Sunday, 23 August 2009

Vulcan overhead

You may have noticed from my endless twittering yesterday that I was on the beach enjoying the Bournemouth Air Festival. I am pleased to say that the Vulcan made just as deep an impression on my 13 year-old son as it did on me when I was a child back in the 70's. It's the combination of thunderous noise, the extraordinary beauty of the design and the vast size that does the trick.

Today, I've been sitting in my back garden and I can hear that the Vulcan is back. It's about 3 miles away, above the seafront but is still filling the sky with thunder.

In the early 1990's, they used to have an airshow at Hurn airport, just up the road from me, and I remember a visit from the Vulcan back then. It did some aerobatics a few hundred feet above my house. Every window shook in its frame.

Almost as loud today and yesterday was the Typhoon. What a class act that is. It appeared seemingly out of nowhere, rearing up above the pier. After a ten minute display, it made an awesome exit - vertically upwards at speed, where it disappeared into a bank of cloud.


ChrisX said...

There is something about British Air Shows. Have been to a few incl. one where there was a mid-air collision of Mig 29's (pilots luckily ejected safely) and I also have very fond memories of seeing the Vulcan in action.

Jim said...

How do they keep all that weight in the sky?

I used to work in the laboratories where the fuel tank sealant was made. We'd done a lot of work to replace the asbestos in the formulation and were very pleased with the new grade, which gave longer open times and faster cure. As you can imagine there is a lot of specification testing completed before any modify formulation can be launched on the aerospace market. The results were excellent and BAe loved the new grades, however, we were shocked to hear reports from the Red Arrow technicians that the sealant was not sticking and either too runny or too thick to apply.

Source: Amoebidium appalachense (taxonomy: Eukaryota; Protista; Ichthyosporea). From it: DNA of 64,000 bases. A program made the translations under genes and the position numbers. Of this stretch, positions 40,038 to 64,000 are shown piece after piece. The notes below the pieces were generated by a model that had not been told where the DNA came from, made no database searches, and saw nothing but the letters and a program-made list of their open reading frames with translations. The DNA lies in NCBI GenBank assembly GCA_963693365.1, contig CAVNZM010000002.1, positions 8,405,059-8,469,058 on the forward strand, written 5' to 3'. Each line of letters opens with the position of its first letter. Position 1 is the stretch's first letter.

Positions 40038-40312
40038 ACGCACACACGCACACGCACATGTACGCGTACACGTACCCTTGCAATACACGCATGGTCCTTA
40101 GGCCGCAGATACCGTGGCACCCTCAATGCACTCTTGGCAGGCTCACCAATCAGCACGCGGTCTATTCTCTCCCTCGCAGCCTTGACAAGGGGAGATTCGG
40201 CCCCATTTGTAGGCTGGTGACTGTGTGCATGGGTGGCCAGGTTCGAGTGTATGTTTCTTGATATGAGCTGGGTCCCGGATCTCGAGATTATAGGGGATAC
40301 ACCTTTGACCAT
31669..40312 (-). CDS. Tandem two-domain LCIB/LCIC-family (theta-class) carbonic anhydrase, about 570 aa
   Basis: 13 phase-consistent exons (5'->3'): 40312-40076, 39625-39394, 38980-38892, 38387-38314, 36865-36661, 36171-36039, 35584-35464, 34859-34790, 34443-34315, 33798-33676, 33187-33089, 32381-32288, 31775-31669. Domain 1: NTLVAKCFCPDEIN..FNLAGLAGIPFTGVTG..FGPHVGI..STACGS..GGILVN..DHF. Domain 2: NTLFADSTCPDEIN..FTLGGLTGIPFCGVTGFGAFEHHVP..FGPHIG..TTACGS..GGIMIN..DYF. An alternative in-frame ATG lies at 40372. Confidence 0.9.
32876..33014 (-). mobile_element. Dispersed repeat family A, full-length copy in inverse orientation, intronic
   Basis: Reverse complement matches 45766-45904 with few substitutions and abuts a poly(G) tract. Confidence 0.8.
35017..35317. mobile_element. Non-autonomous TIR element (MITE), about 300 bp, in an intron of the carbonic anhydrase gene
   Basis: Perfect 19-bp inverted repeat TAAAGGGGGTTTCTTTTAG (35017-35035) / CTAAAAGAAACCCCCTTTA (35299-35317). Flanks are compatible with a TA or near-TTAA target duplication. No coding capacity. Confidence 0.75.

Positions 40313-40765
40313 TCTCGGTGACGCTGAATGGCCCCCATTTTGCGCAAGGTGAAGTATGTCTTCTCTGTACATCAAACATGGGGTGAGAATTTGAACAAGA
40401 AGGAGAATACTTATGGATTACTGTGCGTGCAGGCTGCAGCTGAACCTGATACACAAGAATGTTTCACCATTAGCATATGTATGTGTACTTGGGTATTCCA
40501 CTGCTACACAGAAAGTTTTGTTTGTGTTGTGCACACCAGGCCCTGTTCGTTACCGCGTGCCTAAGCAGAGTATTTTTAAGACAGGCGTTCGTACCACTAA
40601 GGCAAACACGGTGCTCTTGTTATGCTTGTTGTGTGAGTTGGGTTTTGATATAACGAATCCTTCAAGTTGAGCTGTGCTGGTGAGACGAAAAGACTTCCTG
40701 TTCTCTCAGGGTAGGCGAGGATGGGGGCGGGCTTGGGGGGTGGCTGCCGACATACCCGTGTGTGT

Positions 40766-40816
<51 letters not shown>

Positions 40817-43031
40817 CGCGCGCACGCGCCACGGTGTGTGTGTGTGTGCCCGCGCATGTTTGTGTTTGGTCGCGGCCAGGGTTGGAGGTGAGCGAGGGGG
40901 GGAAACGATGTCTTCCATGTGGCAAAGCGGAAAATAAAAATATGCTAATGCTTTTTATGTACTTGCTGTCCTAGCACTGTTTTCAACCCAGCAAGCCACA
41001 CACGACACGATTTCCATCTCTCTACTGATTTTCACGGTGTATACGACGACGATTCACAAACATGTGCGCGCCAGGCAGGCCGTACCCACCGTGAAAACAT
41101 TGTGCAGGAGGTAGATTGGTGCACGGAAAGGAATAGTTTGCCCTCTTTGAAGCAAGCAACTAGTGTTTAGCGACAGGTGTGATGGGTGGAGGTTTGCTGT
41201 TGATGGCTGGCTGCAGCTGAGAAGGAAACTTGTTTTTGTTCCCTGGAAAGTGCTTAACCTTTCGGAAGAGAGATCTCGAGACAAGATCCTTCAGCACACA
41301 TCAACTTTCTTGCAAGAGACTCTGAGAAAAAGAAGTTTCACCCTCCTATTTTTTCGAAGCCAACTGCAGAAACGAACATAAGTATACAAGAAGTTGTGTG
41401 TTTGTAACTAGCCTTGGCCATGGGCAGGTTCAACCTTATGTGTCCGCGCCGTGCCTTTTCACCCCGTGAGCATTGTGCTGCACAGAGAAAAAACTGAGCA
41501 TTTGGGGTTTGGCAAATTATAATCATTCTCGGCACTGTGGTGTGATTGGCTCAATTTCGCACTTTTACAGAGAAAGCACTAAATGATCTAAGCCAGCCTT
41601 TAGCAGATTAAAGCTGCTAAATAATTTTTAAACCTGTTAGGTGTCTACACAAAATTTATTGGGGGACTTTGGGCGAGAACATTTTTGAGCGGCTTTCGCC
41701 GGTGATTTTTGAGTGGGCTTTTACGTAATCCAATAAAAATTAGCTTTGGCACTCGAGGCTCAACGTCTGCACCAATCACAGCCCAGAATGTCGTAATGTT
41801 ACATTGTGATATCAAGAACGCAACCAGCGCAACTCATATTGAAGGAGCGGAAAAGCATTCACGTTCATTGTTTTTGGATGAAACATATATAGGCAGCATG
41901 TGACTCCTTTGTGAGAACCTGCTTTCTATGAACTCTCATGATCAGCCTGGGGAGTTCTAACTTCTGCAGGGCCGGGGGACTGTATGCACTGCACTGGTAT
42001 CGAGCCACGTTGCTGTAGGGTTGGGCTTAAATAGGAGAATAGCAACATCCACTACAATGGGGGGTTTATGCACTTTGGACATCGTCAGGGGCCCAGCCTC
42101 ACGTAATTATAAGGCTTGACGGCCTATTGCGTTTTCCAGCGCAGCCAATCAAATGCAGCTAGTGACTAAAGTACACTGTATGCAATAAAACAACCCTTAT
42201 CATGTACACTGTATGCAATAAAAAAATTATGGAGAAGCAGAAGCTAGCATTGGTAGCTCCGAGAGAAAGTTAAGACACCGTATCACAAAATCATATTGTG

The Hawk like most modern aircraft has an integral fuel tank - the fuel is stored in the wing and was leaking out over the engines - which is not good. An immediate investigation was required.

I visited RAF Filton where the repair work was being carried out and couldn't believe how they had been using the original formulation. On small aircraft such as the Hawk the technician cannot climb inside the wing to effect repairs. They are restricted to small access points, a panel is removed and the technician would reach in and feel around for exposed bolts and other points of potential fuel leakage. (In combat a patch is applied). The original sealant formulation had cured so slowly the technicians had been able to wait for it to thicken (after the allocated pot life) then roll it in a ball and apply it like putty. The new sealant stayed liquid for longer and then cured faster (making it unusable either within or after it's pot life). It was obvious they'd always needed a specialist grade of sealant and had just modified their working practice to make the original sealant work.

Sealing aircraft is a difficult task. They use around 3 tonne of sealant on a 747, which requires a lot of fuel just to carry the sealant around the world. They always said if the runway was dry under Concord they should send for the fuel tanker. Concord had to use a unique sealant formulation because of the temperatures generated, but it still wasn't 100% effective - the aircraft stretched so much in flight due to thermal expansion. After that fatal fire the integral fuel tanks were replaced by fuel bags.

Military aircraft fly as fast but not for a long so the temperatures are generally lower and they can use traditional sealing methods.

The technicians do a great job, but still, I'd rather watch from the ground.